Would we recommend buying these 7 stocks now? Since we don’t make discretionary decisions and instead depend on our formulaic algorithms to do the heavy lifting, our likely answer is we would be CAUTIOUS. These stocks are priced for perfection. Momentum may carry them further but if you look at the analysis they are selling at very high P/E multiples at this time.
Looking at the most recent expectations for earnings growth (according to FactSet) for the markets (see below), you will notice that analysts are starting to reduce their forecasts for positive earnings growth. If EPS growth rates start to slow, it may very well have a greater impact on these 7 as they now sell for lofty valuations. This is also why some of these stocks have stalled recently while smaller companies, including those in the Russell 2000 small-cap index have begun to appreciate and gain momentum.
Don’t listen to all the narrative that it is ONLY these 7 stocks that are driving the market. This is not true and as our color chart above indicates, many, if not the majority of the stocks that make up the S&P 500 are currently participating in this year’s positive return. More importantly, many stocks that comprise the S&P 500 index are considered attractively priced and more favorably valued with plenty of room to appreciate further. See chart below:
How can you find these stocks?
You don’t need to. Through our various proprietary tools, scans and pre-built investment strategies as well as our MarketGauge Pro All-Weather portfolio blends, we will do this for you. Give us a chance. Whether you want to trade these ideas yourself or you want us to do it for you, give us the opportunity!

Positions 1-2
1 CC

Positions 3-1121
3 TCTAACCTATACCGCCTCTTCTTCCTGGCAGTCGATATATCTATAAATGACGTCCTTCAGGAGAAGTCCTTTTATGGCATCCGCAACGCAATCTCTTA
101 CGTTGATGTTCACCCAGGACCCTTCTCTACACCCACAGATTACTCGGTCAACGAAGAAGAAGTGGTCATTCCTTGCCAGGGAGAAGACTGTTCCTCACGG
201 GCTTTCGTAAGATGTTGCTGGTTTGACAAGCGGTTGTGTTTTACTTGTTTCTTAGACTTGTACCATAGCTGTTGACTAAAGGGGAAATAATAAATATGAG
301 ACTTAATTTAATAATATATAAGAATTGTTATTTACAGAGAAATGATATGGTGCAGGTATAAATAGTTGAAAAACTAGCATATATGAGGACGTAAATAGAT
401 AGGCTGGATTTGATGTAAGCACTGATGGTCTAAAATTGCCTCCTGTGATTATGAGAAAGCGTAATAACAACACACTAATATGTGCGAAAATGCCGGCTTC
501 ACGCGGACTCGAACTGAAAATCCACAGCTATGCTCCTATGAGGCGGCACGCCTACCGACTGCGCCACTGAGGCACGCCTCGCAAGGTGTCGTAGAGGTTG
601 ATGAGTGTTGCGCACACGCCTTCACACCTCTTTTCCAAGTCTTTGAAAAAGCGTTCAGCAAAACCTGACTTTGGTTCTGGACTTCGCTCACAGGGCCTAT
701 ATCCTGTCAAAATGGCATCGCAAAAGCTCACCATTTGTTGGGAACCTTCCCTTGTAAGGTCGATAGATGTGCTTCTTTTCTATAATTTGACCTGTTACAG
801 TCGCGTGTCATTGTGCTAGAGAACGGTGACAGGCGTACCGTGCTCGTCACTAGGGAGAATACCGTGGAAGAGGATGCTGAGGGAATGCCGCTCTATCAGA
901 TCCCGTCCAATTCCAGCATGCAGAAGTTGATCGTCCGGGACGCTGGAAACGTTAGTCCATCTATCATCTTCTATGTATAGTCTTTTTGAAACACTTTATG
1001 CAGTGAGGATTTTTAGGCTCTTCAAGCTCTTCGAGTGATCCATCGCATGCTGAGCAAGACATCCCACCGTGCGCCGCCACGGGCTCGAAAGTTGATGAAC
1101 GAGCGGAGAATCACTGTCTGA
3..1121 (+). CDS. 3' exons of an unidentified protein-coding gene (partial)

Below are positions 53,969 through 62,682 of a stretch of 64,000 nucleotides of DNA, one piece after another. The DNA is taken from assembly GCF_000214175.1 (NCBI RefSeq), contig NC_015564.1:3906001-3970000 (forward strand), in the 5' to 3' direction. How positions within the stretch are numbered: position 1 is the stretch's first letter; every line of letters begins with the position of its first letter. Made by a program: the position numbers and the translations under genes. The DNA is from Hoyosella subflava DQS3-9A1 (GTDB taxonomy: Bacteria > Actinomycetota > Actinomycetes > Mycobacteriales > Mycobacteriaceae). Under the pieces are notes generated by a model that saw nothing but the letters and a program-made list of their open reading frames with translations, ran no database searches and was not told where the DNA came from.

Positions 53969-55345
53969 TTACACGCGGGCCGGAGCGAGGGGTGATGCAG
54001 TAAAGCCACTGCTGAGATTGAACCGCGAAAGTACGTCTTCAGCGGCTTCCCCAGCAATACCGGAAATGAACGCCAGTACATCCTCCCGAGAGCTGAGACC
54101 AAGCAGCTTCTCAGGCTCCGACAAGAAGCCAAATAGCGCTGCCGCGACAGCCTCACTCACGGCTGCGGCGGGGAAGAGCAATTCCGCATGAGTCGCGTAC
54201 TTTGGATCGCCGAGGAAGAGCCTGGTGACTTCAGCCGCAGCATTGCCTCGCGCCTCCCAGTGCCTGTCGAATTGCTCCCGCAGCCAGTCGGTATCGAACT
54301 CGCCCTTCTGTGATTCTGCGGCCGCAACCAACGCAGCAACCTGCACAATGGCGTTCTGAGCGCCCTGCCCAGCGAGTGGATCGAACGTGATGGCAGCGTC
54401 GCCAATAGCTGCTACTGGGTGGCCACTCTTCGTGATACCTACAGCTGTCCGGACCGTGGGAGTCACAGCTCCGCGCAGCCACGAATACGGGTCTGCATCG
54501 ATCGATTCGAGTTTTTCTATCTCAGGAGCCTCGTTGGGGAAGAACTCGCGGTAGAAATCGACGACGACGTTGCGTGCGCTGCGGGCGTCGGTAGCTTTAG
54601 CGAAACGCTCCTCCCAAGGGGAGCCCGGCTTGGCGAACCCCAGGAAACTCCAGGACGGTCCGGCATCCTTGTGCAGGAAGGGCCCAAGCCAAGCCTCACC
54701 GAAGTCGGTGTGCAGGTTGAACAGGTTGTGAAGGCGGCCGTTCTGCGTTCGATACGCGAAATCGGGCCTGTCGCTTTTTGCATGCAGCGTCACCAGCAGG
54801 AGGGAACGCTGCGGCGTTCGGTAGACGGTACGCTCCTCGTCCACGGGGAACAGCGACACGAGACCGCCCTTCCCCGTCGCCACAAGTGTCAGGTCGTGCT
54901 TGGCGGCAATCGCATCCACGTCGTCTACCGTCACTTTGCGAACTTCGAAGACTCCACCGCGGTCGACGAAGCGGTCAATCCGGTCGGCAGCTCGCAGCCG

JOBS… For now, it looks like a soft landing.
Yesterday, November’s job report came out at 8:30 EST. This monthly release came out above expectations at 190,000 new jobs created. Unemployment dropped. These numbers were better than October’s 150,000 jobs and slightly better than the estimated 180,000 number expected. Job creation continues to show a positive albeit a slowing monthly number. It is the consistent slowing throughout 2023 that will likely prevent the Fed from raising rates further at their December meeting next week. See chart below:
For now, the country appears to be fully employed. People have high enough disposable incomes to pay bills, buy groceries, keep Amazon crazy busy daily, enjoy entertainment, and have enough left off to travel and keep the economy bustling.
A few weeks ago, the GDP print (positive) also beat expectations. However, since then certain parts of the economy have slowed enough that interest rates have fallen by over 70 bp on the 10-year Treasury (from 5% in October to 7.24% yesterday). Has the Fed engineered a soft landing? For now, it appears so.
In fact, many of the leading economists believe that the economy will avoid a recession so long as job creation and GDP stay positive, even if in low positive monthly changes.
There are other analysts, however, that believe we may be headed for a hard landing.
- Will the economy avoid a hard landing?
- What are the expectations for when the Federal Reserve might pivot and begin to lower rates?
- Why are some Wall Street analysts concerned about Consumer Spending?
- Are consumers beginning to get “tapped out”?
- The complete weekly Market Outlook bullets